If you want to look at a particular tab, just tap it anywhere (except the X in the right hand corner!)

Use a Browser

An internet browser is your window into the internet.
If you know the URL (the location of the website) you can type this in to the browser and it will load the website for you.
You may be wanting to find some information but do not know the website that might help, so can use the search function.

Search

A browser has a search function (or 'search engine') that allows you to type in what you want to know and then it will try to find it for you.
Google is probably the best known search engine.

To make a search, type in the search box in the browser something about what you want to know.
For example:

  • Sydney TV - will get you a list of TV guides
  • who is the prime minister of Australia - will list the current prime minister (notice that it does not need capitalisation or a ?)
  • what to see in London - will get you a list of the sights of this city in UK (you will have to be more specific if you want London, Ontario)

If you make successive searches there are features on the web browser that help you move from page to page.
On a computer you may have used:

  • Horizontal arrows will let you move back to where you have been.
  • If you move back and want to go ahead then there will be a forward arrow.
  • The arrow that is circular shaped is called 'refresh'. This gives a chance to get the information for the page all over again.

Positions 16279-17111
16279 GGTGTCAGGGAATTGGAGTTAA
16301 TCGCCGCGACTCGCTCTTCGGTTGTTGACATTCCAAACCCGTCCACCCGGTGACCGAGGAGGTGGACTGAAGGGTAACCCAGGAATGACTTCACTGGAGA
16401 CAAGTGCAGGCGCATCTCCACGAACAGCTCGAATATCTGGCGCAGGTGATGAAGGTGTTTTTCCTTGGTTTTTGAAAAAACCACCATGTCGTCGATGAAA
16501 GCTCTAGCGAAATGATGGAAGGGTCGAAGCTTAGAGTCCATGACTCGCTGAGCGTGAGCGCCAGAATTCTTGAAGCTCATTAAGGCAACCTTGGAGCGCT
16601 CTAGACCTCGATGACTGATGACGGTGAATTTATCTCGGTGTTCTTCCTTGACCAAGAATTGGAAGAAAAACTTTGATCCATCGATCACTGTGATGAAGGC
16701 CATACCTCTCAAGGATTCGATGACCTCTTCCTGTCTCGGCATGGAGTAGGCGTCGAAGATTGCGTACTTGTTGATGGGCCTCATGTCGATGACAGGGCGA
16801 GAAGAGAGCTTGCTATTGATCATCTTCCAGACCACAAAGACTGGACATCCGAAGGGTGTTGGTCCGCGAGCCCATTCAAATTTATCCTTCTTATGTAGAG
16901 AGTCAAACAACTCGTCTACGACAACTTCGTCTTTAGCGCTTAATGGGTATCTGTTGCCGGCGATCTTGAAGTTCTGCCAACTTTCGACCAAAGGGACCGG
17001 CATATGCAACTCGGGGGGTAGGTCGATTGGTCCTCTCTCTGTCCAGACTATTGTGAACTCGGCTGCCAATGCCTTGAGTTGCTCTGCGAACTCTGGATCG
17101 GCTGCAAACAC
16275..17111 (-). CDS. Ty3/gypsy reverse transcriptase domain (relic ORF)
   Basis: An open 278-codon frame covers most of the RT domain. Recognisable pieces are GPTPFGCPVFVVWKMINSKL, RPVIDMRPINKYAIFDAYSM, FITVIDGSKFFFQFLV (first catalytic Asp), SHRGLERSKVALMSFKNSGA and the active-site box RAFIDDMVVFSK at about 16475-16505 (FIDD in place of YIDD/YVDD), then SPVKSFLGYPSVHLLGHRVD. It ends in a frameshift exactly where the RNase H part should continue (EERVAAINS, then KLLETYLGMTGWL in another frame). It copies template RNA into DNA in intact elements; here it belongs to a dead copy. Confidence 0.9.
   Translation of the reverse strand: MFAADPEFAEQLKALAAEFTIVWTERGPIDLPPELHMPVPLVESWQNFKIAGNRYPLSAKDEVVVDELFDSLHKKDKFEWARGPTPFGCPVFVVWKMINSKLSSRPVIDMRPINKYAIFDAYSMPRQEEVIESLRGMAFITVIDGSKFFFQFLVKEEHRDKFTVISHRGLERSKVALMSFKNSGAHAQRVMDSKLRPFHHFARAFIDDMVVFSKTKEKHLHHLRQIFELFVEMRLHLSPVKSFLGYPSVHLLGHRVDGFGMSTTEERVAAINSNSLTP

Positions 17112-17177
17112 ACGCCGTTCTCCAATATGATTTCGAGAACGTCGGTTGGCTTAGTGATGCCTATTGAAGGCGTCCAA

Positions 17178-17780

Web Page Management on a Computer or Tablet

The computer or tablet tabs are shown here:

Tab2.jpg

Why would you want to 'refresh'? A good example is a weather map which may change during the day.
Tapping refresh will update to the latest information available. A tablet will usually display like a computer.

Web Page Management on a Phone

Again because of the small screen on a phone, the controls are arranged differently.
This image is of part of an Android phone screen with the Chrome browser open.
The red arrow shows the place to tap to get the menu for the page.

AndroidChrMenu.png

When the menu opens, there are many options but there will be

  • a forward arrow to the next page if you have gone to another page and come back. (it will be gray otherwise)
  • a refresh option to reload the page if required, the circular arrow
  • a star that means Bookmark or save this page so I don't have to remember it in the future
  • a Bookmarks option that will list all the pages you have saved
  • an option to display the website as shown on a computer rather than a mobile device*

On an Android phone the back arrow is on the body of the device to the right of the home screen

And_Chr_Menu.png

*Because of the size and shape of mobile devices, websites usually have a different page size, shape and behaviour sent to your device to give the best viewing performance on the screen that you have.

Other features

These are important features that we will be learning about and practicing in our class group.

  • Bookmarks - you can set bookmarks which means the page is remembered so you can get there again
  • History - websites you have viewed
  • Settings - how to change the browser functions
  • 'Clear the cache' - the 'cache' is where a list of all the pages you have visited is kept. It is sometimes necessary to empty this to make the browser work properly
  • Tracking - as you use the browser a small set of information (data file) called a cookie is created. This is stored on your computer so as next time you come back to the same website it can be adjusted to suit any personal preferences you have shown. Your use of the site is also monitored (by 'tracking software') to better understand your consumer preferences. If you want more details about tracking and privacy click here.

To go to the next basic skill click here